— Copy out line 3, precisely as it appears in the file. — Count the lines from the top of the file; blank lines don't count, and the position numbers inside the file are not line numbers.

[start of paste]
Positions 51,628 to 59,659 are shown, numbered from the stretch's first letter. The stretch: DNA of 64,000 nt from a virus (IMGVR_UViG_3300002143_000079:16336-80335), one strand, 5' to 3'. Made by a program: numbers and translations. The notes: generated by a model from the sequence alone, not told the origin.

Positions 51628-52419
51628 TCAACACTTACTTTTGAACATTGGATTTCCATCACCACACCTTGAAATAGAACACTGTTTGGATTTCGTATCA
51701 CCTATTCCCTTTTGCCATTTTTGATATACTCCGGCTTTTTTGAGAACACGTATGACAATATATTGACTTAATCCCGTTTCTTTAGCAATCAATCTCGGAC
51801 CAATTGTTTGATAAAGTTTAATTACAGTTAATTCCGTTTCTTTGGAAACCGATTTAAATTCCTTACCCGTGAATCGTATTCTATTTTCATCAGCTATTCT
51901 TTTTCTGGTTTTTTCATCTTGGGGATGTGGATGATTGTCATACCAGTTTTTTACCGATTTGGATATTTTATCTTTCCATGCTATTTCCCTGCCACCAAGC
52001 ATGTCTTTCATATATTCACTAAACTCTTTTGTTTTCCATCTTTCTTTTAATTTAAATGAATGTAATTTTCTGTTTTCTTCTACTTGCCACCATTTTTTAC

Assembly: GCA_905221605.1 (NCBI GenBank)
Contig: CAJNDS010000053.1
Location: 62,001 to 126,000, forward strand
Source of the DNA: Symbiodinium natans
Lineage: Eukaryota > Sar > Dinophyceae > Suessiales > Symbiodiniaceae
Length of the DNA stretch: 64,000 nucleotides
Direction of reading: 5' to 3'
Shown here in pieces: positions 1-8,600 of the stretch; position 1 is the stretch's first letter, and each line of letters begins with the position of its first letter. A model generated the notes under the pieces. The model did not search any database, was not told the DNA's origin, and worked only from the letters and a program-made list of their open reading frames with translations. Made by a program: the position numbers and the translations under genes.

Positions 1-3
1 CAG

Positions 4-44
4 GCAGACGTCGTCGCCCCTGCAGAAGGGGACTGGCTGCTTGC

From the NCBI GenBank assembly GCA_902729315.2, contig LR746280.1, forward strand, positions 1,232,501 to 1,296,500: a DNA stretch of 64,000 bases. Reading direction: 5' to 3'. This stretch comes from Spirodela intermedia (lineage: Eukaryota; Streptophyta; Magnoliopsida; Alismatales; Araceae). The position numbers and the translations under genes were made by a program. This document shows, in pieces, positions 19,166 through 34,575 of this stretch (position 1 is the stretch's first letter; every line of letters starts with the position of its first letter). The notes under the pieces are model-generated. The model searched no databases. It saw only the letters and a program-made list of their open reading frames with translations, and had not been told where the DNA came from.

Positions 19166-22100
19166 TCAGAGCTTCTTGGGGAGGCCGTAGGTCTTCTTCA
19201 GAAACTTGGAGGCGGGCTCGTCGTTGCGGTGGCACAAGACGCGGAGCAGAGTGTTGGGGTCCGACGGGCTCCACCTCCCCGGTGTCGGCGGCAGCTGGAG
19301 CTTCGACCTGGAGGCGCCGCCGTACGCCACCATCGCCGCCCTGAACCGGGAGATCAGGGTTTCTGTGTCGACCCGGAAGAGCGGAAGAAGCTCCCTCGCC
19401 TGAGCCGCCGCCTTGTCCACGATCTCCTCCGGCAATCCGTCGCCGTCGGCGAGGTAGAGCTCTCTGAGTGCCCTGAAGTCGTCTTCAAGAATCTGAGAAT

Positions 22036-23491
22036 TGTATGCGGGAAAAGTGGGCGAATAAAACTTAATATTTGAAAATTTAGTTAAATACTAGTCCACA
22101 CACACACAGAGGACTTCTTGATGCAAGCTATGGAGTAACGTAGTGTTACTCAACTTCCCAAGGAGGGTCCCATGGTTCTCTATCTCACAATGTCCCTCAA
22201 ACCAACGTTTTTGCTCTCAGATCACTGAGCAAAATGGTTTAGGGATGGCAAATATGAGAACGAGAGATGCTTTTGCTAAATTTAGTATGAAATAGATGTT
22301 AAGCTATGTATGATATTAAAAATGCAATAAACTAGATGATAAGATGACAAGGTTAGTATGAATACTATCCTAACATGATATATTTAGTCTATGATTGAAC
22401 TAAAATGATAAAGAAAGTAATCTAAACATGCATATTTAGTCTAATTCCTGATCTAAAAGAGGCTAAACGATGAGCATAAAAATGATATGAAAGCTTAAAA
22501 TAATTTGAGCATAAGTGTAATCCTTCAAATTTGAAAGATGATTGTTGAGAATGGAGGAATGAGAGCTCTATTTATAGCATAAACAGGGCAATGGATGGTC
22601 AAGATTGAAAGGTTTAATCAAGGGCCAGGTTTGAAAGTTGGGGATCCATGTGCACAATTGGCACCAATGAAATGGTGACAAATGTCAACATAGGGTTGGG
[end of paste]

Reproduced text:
51628 TCAACACTTACTTTTGAACATTGGATTTCCATCACCACACCTTGAAATAGAACACTGTTTGGATTTCGTATCA